Using the bathroom is one of the first things we learn as children. It's a necessary lesson before we start school, which is where many of us probably face our first public bathrooms. Implicit in this lesson, then, is choosing the "right" bathroom to go into. Boys in the one with a person wearing pants, girls in the one with a person wearing a skirt. Simple. Lesson learned.
But gender isn't as simple as those bathroom signs would like us to believe, and splitting public bathrooms into "boys" and "girls" leaves out a whole slew of people — and makes using the bathroom as a gender non-conforming person stressful and dangerous.
The Regent Theatre in New Zealand has taken it upon themselves to fix that mistake, at least in their own bathrooms.
The theatre posted a sign to their Facebook page on March 23, with the caption "New signage for our most accessible loo arrived today - we're pretty delighted with it!"
The sign shows the traditional "girls" symbol and the traditional "boys" symbol along with a symbol split down the middle with one half wearing pants and one half a skirt, a symbol of a person in a wheelchair, and an alien. Underneath all of these symbols, it says, "Whatever. Just please wash your hands."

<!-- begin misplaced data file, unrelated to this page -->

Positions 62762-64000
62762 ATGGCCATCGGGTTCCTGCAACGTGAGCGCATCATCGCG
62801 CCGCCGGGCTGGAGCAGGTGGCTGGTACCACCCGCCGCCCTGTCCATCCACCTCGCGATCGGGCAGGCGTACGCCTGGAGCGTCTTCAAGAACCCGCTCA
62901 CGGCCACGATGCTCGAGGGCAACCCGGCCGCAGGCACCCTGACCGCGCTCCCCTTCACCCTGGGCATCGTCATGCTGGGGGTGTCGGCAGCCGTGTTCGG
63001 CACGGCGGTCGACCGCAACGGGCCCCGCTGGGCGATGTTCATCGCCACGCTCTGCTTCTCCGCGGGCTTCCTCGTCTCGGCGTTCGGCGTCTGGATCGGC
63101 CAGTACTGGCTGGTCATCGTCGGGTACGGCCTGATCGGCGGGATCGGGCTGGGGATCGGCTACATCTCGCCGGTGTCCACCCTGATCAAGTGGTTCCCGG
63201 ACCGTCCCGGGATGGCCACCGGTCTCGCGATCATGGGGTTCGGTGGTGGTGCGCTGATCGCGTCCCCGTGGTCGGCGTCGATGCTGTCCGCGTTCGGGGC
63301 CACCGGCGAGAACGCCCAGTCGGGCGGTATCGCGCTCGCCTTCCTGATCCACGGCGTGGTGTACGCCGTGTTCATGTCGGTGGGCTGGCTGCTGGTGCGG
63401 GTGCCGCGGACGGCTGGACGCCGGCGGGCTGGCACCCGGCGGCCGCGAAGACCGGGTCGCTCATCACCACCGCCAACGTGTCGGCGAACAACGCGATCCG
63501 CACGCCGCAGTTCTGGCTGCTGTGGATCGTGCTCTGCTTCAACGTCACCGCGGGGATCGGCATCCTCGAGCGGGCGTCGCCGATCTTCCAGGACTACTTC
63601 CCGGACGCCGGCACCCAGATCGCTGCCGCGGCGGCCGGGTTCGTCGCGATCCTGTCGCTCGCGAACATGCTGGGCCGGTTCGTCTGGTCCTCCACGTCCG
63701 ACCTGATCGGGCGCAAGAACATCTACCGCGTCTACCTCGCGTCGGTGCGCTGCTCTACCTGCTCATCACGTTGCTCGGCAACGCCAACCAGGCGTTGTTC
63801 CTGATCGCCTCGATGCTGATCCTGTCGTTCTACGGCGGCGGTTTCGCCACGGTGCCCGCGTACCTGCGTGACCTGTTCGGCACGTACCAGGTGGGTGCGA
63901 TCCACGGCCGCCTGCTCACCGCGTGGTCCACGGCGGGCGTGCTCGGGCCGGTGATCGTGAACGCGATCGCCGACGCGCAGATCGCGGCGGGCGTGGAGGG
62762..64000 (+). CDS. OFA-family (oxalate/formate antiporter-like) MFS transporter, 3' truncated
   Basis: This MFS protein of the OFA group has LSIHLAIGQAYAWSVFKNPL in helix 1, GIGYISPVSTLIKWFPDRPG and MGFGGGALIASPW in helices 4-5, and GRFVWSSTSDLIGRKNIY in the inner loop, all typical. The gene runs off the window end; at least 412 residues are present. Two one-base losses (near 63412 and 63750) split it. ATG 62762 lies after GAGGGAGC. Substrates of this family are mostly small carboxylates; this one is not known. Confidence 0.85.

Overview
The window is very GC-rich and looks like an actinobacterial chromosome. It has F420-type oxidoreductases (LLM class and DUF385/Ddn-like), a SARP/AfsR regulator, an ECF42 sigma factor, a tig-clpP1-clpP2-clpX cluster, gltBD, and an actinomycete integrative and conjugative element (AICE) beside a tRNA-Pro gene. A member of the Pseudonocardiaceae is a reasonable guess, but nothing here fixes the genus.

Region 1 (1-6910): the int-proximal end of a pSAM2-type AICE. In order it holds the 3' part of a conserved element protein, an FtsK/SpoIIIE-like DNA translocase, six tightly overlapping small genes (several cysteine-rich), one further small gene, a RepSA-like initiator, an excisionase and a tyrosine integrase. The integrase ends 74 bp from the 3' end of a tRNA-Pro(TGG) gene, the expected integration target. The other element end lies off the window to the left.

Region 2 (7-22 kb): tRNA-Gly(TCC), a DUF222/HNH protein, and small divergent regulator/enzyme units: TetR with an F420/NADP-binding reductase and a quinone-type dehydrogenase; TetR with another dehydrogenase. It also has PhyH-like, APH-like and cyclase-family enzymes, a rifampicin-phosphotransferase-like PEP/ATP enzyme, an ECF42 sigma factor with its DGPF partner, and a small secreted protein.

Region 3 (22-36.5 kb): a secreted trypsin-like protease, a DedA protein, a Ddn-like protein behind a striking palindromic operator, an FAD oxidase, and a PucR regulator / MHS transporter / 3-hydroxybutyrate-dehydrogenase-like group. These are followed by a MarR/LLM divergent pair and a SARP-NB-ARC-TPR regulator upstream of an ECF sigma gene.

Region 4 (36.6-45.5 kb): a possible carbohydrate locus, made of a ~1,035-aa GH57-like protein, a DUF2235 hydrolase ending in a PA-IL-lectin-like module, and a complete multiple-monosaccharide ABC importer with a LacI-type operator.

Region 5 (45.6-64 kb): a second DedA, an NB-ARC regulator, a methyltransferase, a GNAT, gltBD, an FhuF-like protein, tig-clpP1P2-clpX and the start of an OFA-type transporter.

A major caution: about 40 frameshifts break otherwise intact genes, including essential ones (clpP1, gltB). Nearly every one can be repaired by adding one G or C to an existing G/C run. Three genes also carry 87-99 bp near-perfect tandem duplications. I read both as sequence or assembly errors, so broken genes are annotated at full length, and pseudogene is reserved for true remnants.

Commenters on the post called the sign "refreshing" and several asked how they could get one for their own businesses.
And we're here for it, too. It's always great to see businesses standing up for the rights of transgender and gender non-conforming people. This sign clearly aims to point out how silly it is to be so concerned over who goes to the bathroom where.
Transgender and gender non-conforming people are not aliens. They're also not half women and half men. We understand the thinking behind this sign that pokes fun at people who worry about peeing in the same bathroom as a transgender person, but this might not be the best critique.
Gender-inclusive bathrooms are great, but the implication that people who are not either cisgender men or cisgender women fall under the category of "alien" might only add to the argument that they don't belong in "our bathrooms."
We suggest a simple, straight-forward sign that says, "All Genders," instead.